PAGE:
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Study: Cell phones tilt polls

I’ve held a long-standing opinion that pollsters don’t contact people who use cell phones when conducting political polls, thus making the result less accurate. 

Now a report has come out confirming what many progressive bloggers have felt all along:  polls that had no input from cell phone users tend to favor Republicans…

Politico

This month’s election results lent support to what many pollsters have long suspected: Polls that don’t include cell phones favor Republicans.

And as more Americans come to rely on cell phones, the disparity is widening, according to a study released Monday by the Pew Research Center.

Pew’s surveys that included cell phones were dramatically closer to the actual midterm election results than they would have been without cell phones in the sample, according to the report.

A national Pew poll conducted days before the election found likely voters preferring a Republican to a Democrat for their representative in Congress by a 6-point margin when both land lines and cell phones were surveyed.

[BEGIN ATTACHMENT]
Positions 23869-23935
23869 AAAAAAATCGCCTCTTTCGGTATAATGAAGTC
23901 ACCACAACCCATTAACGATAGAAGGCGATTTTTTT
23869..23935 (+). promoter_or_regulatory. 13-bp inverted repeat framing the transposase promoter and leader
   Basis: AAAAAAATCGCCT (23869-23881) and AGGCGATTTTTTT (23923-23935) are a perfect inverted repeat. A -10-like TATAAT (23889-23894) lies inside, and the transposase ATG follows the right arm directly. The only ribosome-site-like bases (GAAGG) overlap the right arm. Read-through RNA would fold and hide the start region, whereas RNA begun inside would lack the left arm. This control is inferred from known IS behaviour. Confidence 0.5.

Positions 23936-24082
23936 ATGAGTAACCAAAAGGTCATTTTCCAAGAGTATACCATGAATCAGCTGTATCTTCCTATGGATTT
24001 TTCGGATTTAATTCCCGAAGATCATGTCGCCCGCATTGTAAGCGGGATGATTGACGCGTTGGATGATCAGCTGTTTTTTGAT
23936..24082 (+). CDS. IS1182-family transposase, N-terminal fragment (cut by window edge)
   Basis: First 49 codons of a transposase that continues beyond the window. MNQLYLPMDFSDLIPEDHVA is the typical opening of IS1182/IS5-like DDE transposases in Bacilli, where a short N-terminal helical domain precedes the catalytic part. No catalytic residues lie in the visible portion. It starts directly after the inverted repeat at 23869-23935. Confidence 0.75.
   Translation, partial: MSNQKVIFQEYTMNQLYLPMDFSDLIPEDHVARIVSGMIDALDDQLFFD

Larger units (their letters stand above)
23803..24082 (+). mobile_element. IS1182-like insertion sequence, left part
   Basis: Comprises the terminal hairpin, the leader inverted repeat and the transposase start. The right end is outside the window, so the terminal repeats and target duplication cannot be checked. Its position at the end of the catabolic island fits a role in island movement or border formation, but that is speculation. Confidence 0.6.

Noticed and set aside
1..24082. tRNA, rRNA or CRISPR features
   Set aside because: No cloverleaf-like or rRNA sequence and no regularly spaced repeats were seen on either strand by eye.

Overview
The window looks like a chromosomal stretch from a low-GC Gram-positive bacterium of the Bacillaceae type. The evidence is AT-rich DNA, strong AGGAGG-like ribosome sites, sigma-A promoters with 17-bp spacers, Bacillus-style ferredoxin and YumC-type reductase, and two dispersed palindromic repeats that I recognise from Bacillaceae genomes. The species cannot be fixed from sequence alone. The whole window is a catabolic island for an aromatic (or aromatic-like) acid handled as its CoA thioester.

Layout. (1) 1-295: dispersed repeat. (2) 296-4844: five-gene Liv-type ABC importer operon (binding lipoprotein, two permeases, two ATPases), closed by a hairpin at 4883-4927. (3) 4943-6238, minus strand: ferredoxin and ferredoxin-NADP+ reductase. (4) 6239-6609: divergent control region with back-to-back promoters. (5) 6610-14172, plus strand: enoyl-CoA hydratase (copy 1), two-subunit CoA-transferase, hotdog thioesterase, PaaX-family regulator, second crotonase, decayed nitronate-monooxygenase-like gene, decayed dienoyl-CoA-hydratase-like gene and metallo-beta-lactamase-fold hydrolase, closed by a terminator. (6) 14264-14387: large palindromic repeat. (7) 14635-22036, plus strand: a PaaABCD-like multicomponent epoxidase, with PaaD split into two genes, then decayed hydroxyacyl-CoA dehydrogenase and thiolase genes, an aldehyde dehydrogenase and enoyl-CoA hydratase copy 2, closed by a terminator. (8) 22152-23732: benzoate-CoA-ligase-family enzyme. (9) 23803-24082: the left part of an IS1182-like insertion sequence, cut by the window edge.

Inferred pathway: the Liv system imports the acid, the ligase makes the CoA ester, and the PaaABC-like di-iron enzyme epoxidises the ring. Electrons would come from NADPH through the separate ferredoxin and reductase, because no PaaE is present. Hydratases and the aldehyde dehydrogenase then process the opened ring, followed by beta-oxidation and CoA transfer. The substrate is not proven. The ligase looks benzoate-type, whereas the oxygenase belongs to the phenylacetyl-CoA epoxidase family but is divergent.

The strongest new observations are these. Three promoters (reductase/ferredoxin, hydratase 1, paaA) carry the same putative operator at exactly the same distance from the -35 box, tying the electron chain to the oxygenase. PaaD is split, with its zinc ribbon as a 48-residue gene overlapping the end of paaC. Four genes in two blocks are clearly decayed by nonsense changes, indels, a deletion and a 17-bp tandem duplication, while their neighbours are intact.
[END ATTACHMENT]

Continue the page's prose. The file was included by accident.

That margin closely matches the national vote for House candidates, according to the latest count: Republicans led by a 7-point margin.

But if the Pew pollsters had called only land lines, disregarding their cell phone sample, they would have found the GOP ahead by 12 points.

The new study bolsters the argument that polls that don’t call cell phones will be systematically biased. Calling cell phones poses numerous challenges for pollsters — from the difficulty of determining where respondents live based on their cell phone numbers to the fact that machine-aided dialing of cell phones is illegal.

While previous Pew reports had found a gulf between its overall sample and its land-line-only sample, the election result shows which one was right. The winner, clearly, was the sample that included both.

The election result “is a very good opportunity to evaluate the effectiveness of your methods,” Pew’s director of survey research, Scott Keeter, said. “We don’t have that many opportunities to have that kind of validation.”

And while Pew looked for evidence of a gap only in its own polling data, an independent analysis found a similar gulf existed at polling firms using different methods during the 2010 cycle.

The six national polling firms that surveyed both cell phones and land lines in the week before the election put Republicans ahead by an average of 6 points, while the four that called only land lines showed a GOP advantage